If Wires Could Talk

I don’t see why all this fuss is necessary, the holes in the walls, the drilling. The drilling! Nobody thinks about the pain this is causing. All day long drill and pull, drill and pull, cutting plaster, putting holes in my home. The only benefit is the light coming through the plate glass, the beams of sun shining on me.

Copper can only be properly appreciated in sunlight. Gold—who cares about gold! It’s soft and ornamental, but of what use is it? Copper is beautiful and its uses are beyond count. That made me nervous when I was young. Thieves love to steal copper. But that is not my anxiety now.

I am watching the giant hands approaching my home, tearing out wires to the left and wires to the right. What is wrong with them? Don’t they appreciate our steadfast work, our hum day and night? The burn and tickle of electricity has been my life, our lives, what will happen to me if they tear me out? Sold, even melted and re-formed into who knows what.

There are two pairs of hands, one smaller, and the voice that accompanies those hands is higher, I can just about hear the words. The other voice, with the hairy big hands, is too deep for me to understand. But what they say won’t change what they do, and I can well anticipate the tearing from the roots, the cutting of the branch, that is likely to be my fate. There are people on the other side of my home, in the cavernous vacancy. I don’t know how they can bear the expanse of space. No pipes. No plaster. No snug companions intertwined and connecting, hearing the bubble of water so close.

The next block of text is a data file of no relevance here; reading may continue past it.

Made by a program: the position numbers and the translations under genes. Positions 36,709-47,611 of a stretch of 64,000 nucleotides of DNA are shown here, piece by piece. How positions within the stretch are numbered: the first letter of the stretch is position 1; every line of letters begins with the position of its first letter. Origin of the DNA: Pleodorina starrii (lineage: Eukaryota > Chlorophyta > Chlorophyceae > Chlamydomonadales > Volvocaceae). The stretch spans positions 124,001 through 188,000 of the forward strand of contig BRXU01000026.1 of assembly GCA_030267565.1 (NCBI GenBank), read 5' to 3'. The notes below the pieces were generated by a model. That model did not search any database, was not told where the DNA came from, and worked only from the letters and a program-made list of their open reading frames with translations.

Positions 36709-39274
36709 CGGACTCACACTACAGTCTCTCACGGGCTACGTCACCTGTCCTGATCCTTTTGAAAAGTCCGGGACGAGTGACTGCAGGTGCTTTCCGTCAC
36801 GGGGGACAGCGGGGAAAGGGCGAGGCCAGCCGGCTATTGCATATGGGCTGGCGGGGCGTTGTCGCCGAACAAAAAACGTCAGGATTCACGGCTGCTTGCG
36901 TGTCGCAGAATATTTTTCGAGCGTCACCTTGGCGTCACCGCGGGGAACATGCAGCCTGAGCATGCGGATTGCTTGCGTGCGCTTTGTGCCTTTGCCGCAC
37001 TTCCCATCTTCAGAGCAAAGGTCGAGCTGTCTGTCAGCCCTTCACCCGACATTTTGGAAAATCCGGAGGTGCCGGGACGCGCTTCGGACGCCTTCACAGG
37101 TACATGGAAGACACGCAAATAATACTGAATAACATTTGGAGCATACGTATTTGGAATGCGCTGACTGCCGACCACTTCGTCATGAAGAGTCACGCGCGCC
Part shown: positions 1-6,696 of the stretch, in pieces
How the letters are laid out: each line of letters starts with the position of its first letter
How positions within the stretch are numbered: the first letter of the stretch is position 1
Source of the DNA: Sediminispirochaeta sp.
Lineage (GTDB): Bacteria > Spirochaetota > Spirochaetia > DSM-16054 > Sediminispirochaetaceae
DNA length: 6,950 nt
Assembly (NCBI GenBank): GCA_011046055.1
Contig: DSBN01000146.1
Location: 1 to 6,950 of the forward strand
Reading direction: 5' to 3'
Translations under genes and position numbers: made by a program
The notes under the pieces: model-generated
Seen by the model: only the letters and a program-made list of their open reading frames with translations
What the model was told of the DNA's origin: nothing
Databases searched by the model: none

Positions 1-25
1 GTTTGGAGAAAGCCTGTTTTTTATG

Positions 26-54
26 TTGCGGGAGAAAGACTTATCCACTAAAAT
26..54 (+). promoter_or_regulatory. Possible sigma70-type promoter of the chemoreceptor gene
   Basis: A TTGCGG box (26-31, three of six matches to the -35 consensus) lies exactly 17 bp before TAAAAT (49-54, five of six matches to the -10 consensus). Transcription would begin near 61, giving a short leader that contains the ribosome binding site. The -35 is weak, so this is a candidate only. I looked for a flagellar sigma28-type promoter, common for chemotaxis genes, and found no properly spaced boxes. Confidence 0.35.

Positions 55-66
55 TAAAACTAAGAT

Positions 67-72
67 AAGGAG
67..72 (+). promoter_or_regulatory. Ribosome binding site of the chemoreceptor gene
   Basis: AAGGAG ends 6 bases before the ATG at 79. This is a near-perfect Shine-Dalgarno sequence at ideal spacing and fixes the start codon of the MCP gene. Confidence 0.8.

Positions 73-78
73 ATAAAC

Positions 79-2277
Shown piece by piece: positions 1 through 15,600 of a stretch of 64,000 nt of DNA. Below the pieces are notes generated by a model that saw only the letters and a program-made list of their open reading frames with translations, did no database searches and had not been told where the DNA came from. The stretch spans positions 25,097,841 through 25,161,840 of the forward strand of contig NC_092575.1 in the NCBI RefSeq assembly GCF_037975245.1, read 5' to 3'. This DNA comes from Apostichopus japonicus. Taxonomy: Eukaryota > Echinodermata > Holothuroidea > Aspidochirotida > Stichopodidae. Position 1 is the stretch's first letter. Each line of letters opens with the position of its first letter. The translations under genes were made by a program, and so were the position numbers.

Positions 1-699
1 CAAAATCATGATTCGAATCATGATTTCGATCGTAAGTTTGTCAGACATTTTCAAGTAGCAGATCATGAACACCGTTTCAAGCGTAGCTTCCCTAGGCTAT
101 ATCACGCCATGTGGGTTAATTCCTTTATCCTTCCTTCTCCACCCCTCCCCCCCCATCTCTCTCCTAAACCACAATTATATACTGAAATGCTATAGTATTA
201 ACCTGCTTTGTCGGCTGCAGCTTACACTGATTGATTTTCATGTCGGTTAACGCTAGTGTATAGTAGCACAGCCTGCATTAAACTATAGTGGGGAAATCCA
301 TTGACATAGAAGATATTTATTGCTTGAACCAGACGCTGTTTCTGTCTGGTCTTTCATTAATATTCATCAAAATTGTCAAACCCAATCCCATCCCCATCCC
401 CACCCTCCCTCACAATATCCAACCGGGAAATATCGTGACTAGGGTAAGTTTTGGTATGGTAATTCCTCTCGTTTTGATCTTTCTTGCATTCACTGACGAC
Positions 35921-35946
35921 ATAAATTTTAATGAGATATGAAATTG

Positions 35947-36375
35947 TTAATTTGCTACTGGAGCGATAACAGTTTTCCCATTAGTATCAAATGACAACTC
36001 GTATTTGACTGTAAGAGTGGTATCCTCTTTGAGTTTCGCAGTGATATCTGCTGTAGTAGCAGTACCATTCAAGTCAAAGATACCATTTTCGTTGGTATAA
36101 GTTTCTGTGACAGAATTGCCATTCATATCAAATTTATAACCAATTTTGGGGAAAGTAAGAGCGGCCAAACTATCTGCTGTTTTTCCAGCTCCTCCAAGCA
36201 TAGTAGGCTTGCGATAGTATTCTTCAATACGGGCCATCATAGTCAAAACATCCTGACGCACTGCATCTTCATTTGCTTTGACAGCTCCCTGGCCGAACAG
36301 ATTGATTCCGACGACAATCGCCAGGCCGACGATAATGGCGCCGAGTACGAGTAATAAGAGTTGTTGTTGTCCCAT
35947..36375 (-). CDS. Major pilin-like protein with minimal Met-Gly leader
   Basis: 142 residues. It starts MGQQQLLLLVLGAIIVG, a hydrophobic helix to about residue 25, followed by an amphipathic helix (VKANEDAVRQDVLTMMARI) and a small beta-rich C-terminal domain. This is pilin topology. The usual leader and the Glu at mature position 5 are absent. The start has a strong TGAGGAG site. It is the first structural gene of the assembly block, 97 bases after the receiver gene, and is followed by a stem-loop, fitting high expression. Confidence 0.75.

They just pulled out Aluminum. The smaller handed one said he’s burned at the tip. Of course he’s burned, he has done his service, and this is his reward. Discarded. As if he is ugly. I admit he’s not as handsome as Copper, but even so he shines, he carries, he does his work. He can’t even cry out as they take him away. Without electricity, we can’t communicate at all. We are dry, we are flat, we are dark. They may as well take me now.

What’s this? Something else is being threaded through the wall. I can’t see what it is at all, shrouded in some kind of white stuff. The big hands are threading it through, the smaller hands reaching for me. I am pulled, I am yanked, I am cut from my home, and tossed, as if I am nothing, onto the pile. Aluminum and Copper, together as we die.

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Lilian is the author of Web of Angels, a novel about a mom with DID (multiple personalities). She's also the author of the historical novels, The River Midnight and The Singing Fire, about secrets, friendship and motherhood in 19th century Poland and London.

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Posted in Fiction, Mini-Stories

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